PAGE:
The Committee of Administrators (COA) has ‘finalised’ an overhaul of the BCCI constitution, removing 41-time Ranji Trophy champions Mumbai as a Full Member, giving all north-eastern states Full Membership status. This also means that the nine-year cumulative clause for an office-bearer won’t be calculated separately in the cricket board and state association — if someone has completed nine years either in the BCCI or a state association he/she is finished as a cricket administrator. Clauses which confirm the 70-year upper age limit and the three-year cooling off period as proposed by the Lodha Committee and accepted by the Supreme Court, have also been uploaded on the BCCI’s official website.
Maharashtra Cricket Association and Gujarat Cricket Association have been picked from their respective states as per one-state-one-vote rule, founder members like Cricket Club of India (CCI) and National Cricket Club (NCC) were dumped, along with all government institutes — Railways, Services and Universities. The working committee, too, has been replaced with an apex council and changes like electoral officer, ethics officer, agents’ register and cricket players’ association were incorporated.
The altered constitution, uploaded on the BCCI website, says: “Each State shall be represented by a state cricket association duly recognized by the BCCI and such associations shall be Full Members. No State shall have more than one Full Member at any given point of time.”
As per the clause, Mumbai and Vidarbha have been removed as Full Members from Maharashtra, while axe fell on Saurashtra and Baroda from Gujarat as a list of 30-Full Member associations have been prepared. Apart from the north-eastern states, the new list has also included Bihar, Telangana and Uttarakhand.
“In States with multiple Existing Members, the full membership shall rotate annually among such Existing Members such that only one of them will exercise the rights and privileges of a Full Member at any given point of time. The rotation shall be as per the policy framed by the BCCI,” the new constitution says.
So it relegates Mumbai to Associate Membership status, along with other existing members of the BCCI.
The new constitution has put an end to the nine years or nine-plus-nine (in the BCCI and state) debate as well. The ‘Memorandum of Association & Rules & Regulations of BCCI as finalized by the Committee of Administrators’ mentions: “A person shall be disqualified from being an Office Bearer if he or she has been an Office Bearer of the BCCI for a period of 9 years or an office bearer of any Member for a period of 9 years.” It adds: “No person shall be an Office Bearer for more than 3 terms in all” and also, “The Term of office of an Office Bearer shall be 3 years.”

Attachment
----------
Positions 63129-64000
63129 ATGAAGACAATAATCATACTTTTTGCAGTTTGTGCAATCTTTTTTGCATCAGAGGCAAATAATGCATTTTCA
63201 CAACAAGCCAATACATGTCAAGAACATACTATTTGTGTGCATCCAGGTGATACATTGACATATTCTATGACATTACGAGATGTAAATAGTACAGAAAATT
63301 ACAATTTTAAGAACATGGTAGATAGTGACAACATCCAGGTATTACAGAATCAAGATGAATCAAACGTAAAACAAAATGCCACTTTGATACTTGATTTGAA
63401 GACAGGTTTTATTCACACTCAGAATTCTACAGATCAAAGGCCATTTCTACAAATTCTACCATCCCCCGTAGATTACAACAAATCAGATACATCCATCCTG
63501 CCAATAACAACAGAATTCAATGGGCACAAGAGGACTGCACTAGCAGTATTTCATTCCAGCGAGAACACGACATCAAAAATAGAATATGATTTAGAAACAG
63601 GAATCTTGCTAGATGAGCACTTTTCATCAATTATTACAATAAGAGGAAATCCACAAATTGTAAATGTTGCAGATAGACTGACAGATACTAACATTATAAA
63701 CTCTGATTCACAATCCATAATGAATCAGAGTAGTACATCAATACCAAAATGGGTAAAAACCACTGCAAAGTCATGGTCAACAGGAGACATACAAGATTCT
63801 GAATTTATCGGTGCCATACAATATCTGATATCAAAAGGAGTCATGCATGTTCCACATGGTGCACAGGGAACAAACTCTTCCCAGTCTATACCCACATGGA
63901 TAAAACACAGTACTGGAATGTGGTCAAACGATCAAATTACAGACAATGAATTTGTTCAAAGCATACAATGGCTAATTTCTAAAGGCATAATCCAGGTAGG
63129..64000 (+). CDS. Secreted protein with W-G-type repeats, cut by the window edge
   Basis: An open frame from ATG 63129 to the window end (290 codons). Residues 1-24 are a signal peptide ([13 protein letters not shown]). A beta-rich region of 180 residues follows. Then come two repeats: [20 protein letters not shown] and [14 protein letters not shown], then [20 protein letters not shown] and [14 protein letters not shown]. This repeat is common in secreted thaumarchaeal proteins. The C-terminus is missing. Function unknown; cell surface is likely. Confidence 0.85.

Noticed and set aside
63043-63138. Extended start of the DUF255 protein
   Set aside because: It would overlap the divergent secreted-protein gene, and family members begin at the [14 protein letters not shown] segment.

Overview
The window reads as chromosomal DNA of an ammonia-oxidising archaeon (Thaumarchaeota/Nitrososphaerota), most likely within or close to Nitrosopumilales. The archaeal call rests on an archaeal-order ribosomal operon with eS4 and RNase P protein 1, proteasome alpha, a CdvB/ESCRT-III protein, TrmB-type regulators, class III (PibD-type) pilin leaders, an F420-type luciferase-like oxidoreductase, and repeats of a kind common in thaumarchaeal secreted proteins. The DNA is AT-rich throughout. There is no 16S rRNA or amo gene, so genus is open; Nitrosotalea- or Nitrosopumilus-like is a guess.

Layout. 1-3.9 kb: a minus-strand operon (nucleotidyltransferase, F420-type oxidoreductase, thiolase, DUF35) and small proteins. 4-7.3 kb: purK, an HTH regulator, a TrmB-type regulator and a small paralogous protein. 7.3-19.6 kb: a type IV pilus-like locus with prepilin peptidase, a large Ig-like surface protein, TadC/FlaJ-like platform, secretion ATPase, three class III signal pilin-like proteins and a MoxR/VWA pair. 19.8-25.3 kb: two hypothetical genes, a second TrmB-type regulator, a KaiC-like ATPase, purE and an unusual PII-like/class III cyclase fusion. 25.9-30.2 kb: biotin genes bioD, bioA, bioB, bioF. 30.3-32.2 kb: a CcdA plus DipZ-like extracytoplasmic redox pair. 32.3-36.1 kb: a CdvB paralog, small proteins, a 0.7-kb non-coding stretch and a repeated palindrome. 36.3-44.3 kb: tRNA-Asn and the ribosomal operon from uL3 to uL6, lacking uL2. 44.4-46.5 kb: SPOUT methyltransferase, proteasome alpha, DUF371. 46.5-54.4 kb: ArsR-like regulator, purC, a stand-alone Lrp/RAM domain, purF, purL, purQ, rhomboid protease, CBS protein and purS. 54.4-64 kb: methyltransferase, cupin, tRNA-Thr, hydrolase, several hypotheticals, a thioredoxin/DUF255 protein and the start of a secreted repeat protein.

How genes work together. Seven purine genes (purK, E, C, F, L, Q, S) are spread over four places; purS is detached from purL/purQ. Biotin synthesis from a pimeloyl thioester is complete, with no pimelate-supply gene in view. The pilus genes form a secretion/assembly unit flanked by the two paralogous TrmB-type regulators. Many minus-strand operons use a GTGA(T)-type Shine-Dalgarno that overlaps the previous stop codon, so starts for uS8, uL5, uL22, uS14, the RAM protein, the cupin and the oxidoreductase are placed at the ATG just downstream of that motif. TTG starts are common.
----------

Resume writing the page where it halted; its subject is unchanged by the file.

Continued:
On January 30, the Supreme Court appointed a four-member panel of administrators to manage the affairs of the cricket board and report on whether it has complied with the Lodha Committee’s recommendations. The panel comprising Vinod Rai, Ramchandra Guha, Vikram Limaye and Diana Edulji, however, has uploaded the proposed changed constitution without calling a Special General Meeting (SGM) and obtaining a three-fourths majority in accordance with the Societies Act. The BCCI is a Society governed by the Societies Act.
Asked about this, a COA member told The Sunday Express: “The Lodha Committee has prepared a constitution that the court has approved. We have only uploaded that constitution. The next step will be to figure out how it gets implemented.”
Regarding Mumbai’s removal as a Full Member, he explained: “See, you are talking about one-state-one-vote. We are not at liberty to change the court order. This is the court order, which has approved the Lodha Committee recommendations, one of which is one-state-one-vote. The Committee has the mandate of implementing the court order. It has been put in place for that. But this is the BCCI constitution, not the state constitution. The states will also have to make changes to their own constitutions.”
According to a source close to the COA, the Supreme Court would be apprised of the change during the next hearing on March 20 and as because barely a single BCCI member is presently eligible in accordance with the Lodha Committee guidelines, no SGM has been called.
On Monday, the Supreme Court is likely to hear interim applications filed by several state associations, requesting for the permission to hold a general body meeting.
Some administrators also want clarity on the authority and scope of functioning of the CoA.